President Obama met with the Congressional Hispanic Caucus this week to talk next steps regarding immigration reform after the Senate blocked the passage of the DREAM act over the weekend.
Although both Latino congressional members and the President acknowledged that they would have a difficult—if not impossible—time navigating any sort of comprehensive reform legislation until after the 2012 elections, the President also said he refused to give up on his goal. He promised to bring up immigration reform in his next national State of the Union address in hopes of pressuring Republicans to recognize the power of Latinos in the U.S.
"The reality is, we're no longer on the House side in charge of the agenda,'' Rep. Charlie Gonzalez (D- Texas) told the LA Times. "We would never have had a vote on the Dream Act if the Republicans were in charge. So we need to understand that.''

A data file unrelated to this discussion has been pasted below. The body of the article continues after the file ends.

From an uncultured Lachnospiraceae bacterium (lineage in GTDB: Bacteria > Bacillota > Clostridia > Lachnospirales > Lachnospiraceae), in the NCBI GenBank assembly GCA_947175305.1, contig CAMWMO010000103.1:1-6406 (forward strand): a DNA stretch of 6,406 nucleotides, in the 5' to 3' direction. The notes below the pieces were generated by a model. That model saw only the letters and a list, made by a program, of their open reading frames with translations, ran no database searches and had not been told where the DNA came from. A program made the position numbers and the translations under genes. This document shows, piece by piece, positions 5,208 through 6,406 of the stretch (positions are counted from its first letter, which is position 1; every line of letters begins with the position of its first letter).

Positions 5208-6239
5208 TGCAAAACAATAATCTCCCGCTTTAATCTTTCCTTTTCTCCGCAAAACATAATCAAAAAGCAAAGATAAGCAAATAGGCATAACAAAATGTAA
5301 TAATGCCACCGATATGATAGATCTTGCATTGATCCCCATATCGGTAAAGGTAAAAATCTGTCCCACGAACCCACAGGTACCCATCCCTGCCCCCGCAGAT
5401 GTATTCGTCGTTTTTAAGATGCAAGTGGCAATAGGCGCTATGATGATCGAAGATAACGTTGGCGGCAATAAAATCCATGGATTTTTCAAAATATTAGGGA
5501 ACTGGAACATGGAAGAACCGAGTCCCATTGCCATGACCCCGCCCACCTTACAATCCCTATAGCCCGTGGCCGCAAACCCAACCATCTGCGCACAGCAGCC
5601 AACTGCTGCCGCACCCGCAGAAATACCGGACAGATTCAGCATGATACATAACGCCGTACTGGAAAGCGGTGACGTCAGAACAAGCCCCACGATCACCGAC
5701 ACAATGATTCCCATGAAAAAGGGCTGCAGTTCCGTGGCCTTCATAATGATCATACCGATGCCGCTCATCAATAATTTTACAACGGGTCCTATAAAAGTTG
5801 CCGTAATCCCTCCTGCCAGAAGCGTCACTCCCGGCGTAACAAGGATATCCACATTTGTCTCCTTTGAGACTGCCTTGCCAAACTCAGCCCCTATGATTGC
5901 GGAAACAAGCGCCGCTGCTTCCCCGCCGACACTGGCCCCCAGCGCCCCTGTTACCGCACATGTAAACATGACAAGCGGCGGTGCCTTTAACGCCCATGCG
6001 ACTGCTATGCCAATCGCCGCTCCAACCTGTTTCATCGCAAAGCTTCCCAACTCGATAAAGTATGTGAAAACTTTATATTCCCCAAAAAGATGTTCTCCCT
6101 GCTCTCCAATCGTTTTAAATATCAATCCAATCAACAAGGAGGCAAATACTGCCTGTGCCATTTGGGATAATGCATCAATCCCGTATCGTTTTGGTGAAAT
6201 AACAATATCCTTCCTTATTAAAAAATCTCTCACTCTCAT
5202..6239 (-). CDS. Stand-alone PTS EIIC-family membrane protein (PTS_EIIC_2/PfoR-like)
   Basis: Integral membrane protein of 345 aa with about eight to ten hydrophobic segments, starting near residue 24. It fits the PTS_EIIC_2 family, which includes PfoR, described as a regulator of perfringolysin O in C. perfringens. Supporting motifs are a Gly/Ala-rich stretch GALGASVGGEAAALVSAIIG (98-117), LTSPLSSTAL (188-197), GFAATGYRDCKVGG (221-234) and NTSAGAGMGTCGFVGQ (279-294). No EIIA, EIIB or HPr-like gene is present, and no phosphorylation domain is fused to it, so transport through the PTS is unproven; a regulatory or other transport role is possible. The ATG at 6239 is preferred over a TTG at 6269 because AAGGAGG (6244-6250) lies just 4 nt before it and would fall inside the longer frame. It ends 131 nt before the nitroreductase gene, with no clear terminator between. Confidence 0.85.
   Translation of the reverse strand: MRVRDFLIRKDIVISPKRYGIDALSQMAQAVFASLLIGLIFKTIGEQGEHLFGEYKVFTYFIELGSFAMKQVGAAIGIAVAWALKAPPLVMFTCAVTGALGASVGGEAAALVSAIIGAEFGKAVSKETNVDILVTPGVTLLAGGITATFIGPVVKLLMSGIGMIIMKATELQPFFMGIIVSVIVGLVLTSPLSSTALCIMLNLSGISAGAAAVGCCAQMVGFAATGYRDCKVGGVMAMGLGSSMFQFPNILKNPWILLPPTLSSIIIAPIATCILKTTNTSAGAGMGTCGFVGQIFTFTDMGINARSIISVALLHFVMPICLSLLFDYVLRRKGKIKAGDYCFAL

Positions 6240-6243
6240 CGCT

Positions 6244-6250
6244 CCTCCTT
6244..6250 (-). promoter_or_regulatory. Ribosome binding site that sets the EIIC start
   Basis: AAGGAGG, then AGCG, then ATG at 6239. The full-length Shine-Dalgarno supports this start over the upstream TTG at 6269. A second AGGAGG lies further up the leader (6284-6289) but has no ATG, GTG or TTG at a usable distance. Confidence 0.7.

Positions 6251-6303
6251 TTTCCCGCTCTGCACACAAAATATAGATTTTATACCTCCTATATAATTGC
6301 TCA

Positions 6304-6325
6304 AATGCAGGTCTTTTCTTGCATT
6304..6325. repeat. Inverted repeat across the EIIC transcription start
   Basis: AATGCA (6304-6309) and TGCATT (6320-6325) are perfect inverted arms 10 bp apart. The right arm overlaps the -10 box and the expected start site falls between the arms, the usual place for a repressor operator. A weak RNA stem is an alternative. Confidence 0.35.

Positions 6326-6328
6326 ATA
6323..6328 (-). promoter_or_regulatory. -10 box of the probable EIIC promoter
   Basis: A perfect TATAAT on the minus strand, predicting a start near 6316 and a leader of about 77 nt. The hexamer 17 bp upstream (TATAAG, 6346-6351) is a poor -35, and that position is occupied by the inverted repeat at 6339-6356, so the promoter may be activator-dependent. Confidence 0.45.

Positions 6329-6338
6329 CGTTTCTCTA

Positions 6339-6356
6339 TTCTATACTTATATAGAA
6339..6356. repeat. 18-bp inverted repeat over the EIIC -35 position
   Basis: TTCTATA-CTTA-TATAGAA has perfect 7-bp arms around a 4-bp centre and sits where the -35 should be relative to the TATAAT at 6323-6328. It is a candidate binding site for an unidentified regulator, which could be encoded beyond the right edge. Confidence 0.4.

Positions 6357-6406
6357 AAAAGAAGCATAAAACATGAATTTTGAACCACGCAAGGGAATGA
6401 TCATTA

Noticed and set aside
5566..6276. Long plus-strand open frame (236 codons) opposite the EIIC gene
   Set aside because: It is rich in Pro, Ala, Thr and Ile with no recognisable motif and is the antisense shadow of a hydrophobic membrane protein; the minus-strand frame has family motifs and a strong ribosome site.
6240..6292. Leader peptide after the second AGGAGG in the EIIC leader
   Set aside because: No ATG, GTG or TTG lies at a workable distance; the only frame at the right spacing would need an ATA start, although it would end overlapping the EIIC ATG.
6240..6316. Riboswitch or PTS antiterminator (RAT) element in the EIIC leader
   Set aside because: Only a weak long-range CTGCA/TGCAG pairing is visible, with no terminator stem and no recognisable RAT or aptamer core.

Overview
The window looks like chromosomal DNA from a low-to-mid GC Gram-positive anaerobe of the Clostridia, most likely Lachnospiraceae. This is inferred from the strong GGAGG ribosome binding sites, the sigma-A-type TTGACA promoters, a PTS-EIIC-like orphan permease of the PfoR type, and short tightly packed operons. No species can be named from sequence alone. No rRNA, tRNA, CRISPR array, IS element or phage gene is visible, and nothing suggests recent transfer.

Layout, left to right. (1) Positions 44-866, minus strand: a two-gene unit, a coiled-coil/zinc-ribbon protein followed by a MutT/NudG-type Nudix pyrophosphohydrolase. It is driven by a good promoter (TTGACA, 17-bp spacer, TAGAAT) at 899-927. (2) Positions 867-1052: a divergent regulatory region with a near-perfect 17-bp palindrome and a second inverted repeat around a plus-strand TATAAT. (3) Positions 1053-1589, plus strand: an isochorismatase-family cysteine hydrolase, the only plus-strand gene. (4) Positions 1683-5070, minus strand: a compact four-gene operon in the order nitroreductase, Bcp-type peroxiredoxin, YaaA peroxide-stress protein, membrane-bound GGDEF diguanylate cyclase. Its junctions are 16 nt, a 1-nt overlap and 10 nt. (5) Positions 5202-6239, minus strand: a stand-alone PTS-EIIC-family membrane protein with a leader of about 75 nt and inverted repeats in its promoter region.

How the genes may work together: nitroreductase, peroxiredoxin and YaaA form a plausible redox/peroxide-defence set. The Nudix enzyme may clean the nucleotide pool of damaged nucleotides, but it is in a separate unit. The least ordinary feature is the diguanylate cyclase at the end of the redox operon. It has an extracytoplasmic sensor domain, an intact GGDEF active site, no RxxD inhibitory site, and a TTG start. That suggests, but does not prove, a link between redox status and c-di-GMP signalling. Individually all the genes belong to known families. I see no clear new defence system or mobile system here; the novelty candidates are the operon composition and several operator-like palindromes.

Instead, Democrats and the President want to refocus their efforts on preventing the passage of anti-immigrant laws such as SB 1070. Obama even went so far as to say he would veto legislation that he deemed punitive to immigrants if need be.
Even some Republicans see the parties marginalization of such a potentially powerful group as detrimental to their morals and political goals. "As a practical political issue and as a principled position, the majority of the party needs to speak up against a very small minority that are coming at this from a jingoistic or racist perspective," Republican strategist Rob Stutzman told the Times. "It's time to really condemn and put that behind us."